A new study in the Journal of Developmental and Behavioral Pediatrics provides a first look at the prevalence of autism spectrum disorder (ASD) among 4-year-olds. Researchers studied health and educational records for ASD indicators from a subset of the sites participating in the 2010 Autism and Developmental Disabilities Monitoring Network – a network connected with the Centers for Disease Control (CDC).
The key finding shows that prevalence among 4-year-olds was 30 percent lower than CDC estimates for 8-year-olds. The sample used in the new study involved children who turned 4 in 2010, while current CDC prevalence numbers are based on children who turned 8 in 2010. This new data does not replace the CDC prevalence estimate of 1 in 68 at age 8, but it does provide new insight into early diagnosis.
Autism Speaks Director of Public Health Research Michael Rosanoff said, “The difference in prevalence is likely explained by the fact that some 4-year-old children with autism were missed by these study methods.”
The study utilized record-review surveillance methods, which are very similar to the methods the CDC used in its previous research on 8-year-olds. Rosanoff said the methodology could have also contributed to the variation adding, “Less severely affected children were more likely to be missed at 4 years of age than at 8 years of age. These findings may not account for 4-year-olds who may have been diagnosed at a later age.”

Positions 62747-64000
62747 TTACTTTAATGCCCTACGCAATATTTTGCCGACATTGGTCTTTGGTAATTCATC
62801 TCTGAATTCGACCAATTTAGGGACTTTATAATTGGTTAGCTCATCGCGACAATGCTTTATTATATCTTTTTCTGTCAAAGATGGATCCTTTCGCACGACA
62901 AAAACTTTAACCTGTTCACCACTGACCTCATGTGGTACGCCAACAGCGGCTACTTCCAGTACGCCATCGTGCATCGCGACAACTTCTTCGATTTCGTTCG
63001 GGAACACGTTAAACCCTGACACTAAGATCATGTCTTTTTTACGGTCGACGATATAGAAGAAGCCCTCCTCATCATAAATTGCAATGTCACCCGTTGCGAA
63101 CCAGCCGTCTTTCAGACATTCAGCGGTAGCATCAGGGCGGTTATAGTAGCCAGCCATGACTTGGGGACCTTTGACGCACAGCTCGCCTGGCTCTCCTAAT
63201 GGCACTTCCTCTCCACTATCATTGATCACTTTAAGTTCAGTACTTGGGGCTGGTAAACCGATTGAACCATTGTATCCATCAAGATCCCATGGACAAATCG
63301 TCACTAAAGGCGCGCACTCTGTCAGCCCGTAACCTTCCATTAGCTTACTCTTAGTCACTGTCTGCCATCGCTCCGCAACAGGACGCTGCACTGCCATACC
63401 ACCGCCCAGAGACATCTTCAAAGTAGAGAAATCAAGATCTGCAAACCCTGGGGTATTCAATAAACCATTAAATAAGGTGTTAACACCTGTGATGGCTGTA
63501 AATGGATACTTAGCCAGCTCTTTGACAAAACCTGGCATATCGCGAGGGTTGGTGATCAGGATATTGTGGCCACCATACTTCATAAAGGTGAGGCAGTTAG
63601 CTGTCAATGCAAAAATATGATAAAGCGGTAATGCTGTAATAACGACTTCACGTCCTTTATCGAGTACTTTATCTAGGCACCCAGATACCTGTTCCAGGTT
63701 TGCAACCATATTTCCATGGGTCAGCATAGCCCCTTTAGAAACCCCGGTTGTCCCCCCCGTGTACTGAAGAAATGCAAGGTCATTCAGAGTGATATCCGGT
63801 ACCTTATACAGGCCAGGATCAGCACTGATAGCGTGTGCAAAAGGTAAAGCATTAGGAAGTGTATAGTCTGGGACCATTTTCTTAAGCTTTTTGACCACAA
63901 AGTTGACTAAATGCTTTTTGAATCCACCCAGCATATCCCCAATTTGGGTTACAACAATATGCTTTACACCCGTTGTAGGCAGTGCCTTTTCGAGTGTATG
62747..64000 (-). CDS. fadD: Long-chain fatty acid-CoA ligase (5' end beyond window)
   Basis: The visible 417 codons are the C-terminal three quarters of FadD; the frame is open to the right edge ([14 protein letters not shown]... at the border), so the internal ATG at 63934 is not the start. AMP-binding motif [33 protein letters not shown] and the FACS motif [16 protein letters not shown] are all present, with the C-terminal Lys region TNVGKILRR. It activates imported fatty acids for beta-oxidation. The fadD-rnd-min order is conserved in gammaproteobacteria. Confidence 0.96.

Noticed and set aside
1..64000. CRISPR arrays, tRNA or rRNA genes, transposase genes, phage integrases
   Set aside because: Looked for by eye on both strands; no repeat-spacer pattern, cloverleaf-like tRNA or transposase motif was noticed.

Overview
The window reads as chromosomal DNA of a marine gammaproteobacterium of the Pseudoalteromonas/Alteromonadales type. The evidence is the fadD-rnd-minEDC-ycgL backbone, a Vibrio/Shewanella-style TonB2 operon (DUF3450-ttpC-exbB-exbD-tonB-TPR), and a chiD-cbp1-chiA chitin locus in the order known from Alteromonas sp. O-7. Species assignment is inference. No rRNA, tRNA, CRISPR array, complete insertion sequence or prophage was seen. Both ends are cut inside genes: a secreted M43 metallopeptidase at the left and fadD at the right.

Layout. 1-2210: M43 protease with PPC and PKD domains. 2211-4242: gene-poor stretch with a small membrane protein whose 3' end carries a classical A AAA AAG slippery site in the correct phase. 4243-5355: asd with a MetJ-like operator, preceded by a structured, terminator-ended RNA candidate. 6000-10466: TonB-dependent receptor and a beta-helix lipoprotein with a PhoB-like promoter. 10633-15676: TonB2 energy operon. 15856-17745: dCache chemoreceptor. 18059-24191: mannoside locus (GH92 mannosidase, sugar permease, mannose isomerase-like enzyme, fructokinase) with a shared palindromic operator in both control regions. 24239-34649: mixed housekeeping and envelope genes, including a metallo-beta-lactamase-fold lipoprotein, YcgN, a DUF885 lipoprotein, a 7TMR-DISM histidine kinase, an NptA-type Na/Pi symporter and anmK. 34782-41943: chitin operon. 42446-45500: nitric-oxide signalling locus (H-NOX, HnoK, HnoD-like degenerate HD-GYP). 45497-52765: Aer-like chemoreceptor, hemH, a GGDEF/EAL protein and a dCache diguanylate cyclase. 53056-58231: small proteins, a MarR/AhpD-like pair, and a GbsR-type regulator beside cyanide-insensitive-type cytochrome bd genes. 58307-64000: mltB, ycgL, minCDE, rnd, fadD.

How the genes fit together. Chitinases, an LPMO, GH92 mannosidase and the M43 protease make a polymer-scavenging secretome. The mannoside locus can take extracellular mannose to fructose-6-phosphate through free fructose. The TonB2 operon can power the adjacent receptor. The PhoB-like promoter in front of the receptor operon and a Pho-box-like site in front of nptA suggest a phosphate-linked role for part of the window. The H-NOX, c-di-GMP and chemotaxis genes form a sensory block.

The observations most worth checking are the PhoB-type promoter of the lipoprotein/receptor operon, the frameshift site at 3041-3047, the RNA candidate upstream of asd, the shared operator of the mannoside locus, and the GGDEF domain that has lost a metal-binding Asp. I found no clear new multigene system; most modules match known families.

The study also examined age of first diagnosis and found that 4-year-olds received their diagnosis an average of three months earlier than the 8-year-olds previously studied.
Rosanoff said, “While autism in many cases can be reliably diagnosed as early as 2-years-old, the average age of diagnosis in the U.S. still remains greater than 4.”
Dr. Paul Wang, Autism Speaks senior vice president and head of medical research, said the findings offer some good news. “The data suggest we are making progress in bringing down the age of diagnosis, but there are still many children who are not diagnosed at age 4, when we want to start appropriate interventions earlier than that. We need to continue to work to bring down that age.”
Dr. Wang added, “It's also clear that when there are concerns, a comprehensive evaluation is critical, and in too many communities, the medical system is not up to the task.”